TR – That was one of the more interesting collaborations on the record, because it’s the only one in which me and my collaborator were in the same physical place at the same time. I’ve known Donald since he spent some time living out at Kauai, where I still live, and he just happened to be on vacation on the island in January. We went out to dinner, and I thought, well, geez, why don’t I just spring it on him? The song was primarily driven by our common frustration with what happened in the recent election. It was still pretty fresh, and we were still pretty mad about it, so it happened pretty organically. So who knows? If I’m actually in the room with a collaborator, a lot of things can » Continue Reading.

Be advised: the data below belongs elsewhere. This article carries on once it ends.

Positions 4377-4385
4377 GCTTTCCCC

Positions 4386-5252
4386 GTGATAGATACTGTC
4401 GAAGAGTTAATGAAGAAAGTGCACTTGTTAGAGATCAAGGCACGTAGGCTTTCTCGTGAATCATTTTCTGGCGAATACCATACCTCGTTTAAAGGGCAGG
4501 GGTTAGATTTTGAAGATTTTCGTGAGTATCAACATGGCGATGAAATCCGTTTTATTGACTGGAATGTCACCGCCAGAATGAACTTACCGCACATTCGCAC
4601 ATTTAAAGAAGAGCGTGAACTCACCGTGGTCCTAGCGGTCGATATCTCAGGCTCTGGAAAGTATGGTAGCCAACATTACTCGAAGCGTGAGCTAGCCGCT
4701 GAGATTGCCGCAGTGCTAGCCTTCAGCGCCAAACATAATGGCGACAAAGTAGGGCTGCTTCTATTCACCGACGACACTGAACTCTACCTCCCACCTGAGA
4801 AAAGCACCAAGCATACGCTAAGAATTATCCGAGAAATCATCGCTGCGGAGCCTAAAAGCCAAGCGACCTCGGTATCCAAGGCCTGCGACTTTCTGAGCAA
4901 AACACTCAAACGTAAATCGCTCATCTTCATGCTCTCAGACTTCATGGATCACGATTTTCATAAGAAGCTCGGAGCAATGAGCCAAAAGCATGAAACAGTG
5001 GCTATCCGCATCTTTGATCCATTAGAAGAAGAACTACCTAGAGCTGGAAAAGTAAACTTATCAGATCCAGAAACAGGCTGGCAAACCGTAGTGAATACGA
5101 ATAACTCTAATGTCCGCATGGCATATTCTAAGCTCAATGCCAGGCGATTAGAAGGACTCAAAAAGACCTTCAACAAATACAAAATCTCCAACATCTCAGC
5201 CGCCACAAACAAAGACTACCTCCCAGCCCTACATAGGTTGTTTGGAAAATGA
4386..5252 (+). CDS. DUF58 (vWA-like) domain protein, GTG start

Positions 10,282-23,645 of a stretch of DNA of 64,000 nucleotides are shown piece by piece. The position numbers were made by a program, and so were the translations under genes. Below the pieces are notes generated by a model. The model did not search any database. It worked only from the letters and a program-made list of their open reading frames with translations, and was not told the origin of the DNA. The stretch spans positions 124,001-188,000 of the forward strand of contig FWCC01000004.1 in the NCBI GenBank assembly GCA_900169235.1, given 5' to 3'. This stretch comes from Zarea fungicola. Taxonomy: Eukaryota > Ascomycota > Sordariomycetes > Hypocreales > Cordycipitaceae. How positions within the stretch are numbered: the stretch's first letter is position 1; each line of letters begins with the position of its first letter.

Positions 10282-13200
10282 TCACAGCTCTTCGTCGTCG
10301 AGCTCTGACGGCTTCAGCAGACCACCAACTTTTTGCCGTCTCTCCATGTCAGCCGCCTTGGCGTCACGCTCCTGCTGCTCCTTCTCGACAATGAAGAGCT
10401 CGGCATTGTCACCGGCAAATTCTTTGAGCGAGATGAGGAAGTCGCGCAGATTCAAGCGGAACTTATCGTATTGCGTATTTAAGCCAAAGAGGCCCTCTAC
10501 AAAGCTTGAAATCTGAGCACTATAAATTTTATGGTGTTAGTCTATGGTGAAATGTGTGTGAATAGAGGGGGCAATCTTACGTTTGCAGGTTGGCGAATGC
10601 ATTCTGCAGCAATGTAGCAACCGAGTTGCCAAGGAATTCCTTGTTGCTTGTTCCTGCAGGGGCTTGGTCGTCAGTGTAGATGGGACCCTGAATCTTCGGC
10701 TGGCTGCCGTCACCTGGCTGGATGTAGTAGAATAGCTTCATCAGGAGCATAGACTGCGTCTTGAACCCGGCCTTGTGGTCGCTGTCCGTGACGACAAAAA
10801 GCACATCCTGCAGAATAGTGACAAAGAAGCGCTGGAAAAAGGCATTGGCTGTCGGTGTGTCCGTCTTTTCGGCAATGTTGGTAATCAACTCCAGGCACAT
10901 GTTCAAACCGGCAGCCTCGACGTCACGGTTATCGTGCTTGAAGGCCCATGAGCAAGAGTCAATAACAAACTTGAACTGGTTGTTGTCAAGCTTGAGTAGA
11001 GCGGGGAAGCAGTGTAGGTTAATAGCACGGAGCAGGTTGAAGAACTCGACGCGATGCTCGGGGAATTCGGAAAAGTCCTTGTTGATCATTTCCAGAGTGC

Everyone has their own favourite period or album by Joni Mitchell and for some, including myself, she peaked artistically with this 1975 release. It was Prince’s favourite Joni album too and I noticed it appeared in several top 10s in the AW’s teenage albums thread.
Context is everything and Joni’s achievement in crafting such a magnificent record as ‘The Hissing Of Summer Lawns’ was tainted by the negative reaction of the critics at the time, a reaction which now looks foolish.
The author Leonore Fleischer concluded her 1976 biography ‘Joni Mitchell – Her life, her loves, her music’, at the moment when Joni had just released ‘The Hissing of Summer Lawns’. It is interesting to note how the tone of the book changed at this point, as if the biographer was perplexed by the shift in her musical style.